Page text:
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Tagged : pollinators

Save bees by skipping these pesticides

July 10th, 2013

You may not think you can do much to save the honey bees, which continue to die in alarming numbers worldwide. But you can take a stand in your home landscape by banning a class of pesticides that are especially harmful to bees.

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Bees get a break in Europe

April 30th, 2013

The European Union votes to give honey bees a reprieve from a class of pesticides known as neonicotinoids, long suspected of triggering massive bee deaths that threaten agriculture worldwide. The pesticides are still be allowed in the United States.

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Let Lady Bird help you pick natives for your garden this spring

March 25th, 2013

Lady Bird Johnson’s legacy lives on, with a state full of wildflowers and a center that can help you pick the right native plants for your home landscape. Want to help bees and butterflies? The LBJ Wildflower Center makes it easy.

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Beekeepers and food and environment groups sue EPA over pesticides toxic to bees

March 22nd, 2013

Beekeepers and environmental groups sued the EPA this week for allowing pesticides that are causing an epidemic of bee deaths. The suit asks the agency to suspend the permits for certain pesticides, which have been shown to poison bees, which in turn threatens a wide array of crops dependent on bee pollination.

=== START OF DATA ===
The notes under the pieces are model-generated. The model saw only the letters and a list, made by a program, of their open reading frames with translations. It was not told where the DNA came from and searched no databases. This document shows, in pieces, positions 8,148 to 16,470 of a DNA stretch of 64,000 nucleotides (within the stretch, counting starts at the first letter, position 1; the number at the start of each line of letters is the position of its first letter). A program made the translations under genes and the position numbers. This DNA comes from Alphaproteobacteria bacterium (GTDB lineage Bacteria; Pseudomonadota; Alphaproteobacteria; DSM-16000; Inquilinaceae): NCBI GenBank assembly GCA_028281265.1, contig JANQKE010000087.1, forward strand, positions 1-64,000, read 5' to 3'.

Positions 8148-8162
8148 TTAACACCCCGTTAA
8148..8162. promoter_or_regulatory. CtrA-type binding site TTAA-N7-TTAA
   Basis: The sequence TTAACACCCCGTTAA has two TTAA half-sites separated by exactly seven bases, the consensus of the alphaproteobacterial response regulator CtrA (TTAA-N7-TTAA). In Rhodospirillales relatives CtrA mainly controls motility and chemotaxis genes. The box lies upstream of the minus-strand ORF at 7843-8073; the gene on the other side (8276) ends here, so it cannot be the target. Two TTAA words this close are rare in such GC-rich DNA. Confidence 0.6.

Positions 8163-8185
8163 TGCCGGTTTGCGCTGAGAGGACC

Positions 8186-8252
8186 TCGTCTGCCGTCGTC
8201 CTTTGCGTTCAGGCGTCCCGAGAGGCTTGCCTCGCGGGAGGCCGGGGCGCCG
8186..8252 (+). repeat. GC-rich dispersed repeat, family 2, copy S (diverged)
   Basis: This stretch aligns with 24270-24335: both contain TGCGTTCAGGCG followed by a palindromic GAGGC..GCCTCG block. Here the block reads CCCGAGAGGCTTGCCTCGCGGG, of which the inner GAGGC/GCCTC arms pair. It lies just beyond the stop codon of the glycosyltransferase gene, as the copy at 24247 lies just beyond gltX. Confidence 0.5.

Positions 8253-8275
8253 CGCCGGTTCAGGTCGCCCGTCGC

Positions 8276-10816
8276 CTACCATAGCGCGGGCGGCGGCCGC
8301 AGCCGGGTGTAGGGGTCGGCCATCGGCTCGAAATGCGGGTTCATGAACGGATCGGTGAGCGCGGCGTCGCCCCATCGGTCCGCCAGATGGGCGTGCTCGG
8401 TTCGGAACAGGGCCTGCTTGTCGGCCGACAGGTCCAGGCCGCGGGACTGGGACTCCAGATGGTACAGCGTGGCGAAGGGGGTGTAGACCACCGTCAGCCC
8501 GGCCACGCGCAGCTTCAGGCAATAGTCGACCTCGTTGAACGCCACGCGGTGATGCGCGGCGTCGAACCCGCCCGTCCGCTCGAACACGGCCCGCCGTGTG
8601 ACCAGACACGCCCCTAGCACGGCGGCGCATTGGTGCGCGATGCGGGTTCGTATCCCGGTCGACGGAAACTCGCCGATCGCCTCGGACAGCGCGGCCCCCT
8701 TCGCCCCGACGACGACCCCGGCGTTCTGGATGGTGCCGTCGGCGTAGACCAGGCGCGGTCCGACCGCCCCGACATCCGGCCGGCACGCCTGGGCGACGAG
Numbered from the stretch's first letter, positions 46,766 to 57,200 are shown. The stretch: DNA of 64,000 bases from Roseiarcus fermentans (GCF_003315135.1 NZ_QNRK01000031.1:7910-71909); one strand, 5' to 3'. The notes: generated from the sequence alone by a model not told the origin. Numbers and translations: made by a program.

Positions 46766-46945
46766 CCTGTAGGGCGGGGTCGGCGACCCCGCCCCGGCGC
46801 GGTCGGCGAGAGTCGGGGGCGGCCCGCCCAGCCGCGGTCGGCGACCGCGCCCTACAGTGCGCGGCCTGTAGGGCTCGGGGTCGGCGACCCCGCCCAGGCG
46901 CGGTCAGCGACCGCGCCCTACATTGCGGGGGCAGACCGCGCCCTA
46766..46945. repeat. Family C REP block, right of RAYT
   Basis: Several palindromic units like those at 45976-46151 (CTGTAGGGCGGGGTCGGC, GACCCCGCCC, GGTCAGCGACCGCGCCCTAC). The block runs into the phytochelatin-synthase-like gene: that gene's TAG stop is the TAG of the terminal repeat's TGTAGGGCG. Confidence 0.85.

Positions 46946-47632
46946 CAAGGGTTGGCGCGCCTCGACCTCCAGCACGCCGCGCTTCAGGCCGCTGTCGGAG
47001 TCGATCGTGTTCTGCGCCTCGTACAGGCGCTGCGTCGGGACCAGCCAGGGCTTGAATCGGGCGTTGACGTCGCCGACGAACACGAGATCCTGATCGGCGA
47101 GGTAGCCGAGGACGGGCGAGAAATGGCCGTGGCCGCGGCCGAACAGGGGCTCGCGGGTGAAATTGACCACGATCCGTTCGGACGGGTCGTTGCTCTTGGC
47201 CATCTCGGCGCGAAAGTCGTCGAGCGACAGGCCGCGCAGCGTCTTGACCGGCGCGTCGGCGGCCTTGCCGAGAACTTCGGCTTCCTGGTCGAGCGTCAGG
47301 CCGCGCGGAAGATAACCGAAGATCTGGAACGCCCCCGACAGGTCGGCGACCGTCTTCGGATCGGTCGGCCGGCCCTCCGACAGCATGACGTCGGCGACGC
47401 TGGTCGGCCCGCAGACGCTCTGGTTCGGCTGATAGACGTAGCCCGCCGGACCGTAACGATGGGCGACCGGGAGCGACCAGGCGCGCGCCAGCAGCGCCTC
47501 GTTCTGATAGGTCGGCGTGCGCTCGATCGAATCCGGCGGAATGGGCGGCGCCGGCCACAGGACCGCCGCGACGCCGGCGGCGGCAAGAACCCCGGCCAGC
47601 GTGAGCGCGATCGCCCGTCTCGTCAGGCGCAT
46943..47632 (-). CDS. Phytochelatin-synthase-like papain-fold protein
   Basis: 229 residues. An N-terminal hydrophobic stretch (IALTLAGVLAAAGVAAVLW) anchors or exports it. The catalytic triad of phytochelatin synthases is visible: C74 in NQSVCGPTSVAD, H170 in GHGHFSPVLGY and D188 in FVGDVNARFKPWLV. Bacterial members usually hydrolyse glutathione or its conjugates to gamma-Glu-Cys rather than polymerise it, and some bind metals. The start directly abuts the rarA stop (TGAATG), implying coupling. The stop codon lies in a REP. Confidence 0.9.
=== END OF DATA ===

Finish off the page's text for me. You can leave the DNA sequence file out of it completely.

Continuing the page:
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Haagen Daz orchestrates campaign for the plight of the honeybee

July 30th, 2009

By Barbara Kessler
Green Right Now

Help the Honey Bees, a web-based campaign by Haagen Daz is trying to build buzz for the beneficial insects, which are beset by a mysterious ailment that causes whole colonies to collapse.

The effort includes backing some cute You Tube videos (dancing humans dressed as bees definitely help personify this issue), and a series of “challenges” on the Experience Project in which people can plant a flower or pledge to eat natural foods to help honey bees. There’s also a bee trivia quiz.

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Monarch butterflies: A natural wonder under threat

June 19th, 2009

By Melissa Segrest
Green Right Now

Up close they are such delicate creatures, their bright orange wings outlined in black and accented with white spots. But when they migrate by the millions each year — from Canada through the United States and most to a specific mountainous region of Mexico and back – monarch butterflies become one of nature’s most breathtaking spectacles.

Their tiny brains are hard-wired with biological clocks, and their eyes detect ultraviolet light variations to guide them. Every year, generations of the beautiful monarchs travel from 1,200 to 2,800 miles to their winter and summer habitats. Because most adults only live four weeks, they only travel part of the way. Then their offspring continue the trek, and on and on until they reach their habitats.

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Despite scary Halloween image, bats are environmental helpers

October 16th, 2008

By Catherine Colbert

Bats have historically gotten a bad rap as rabid, blood-thirsty creatures. While it’s agreed that the very thought of them conjures up vivid images of Béla Lugosi-style Dracula flicks, a growing body of research proves the mammals are beneficial to the environment in several ways.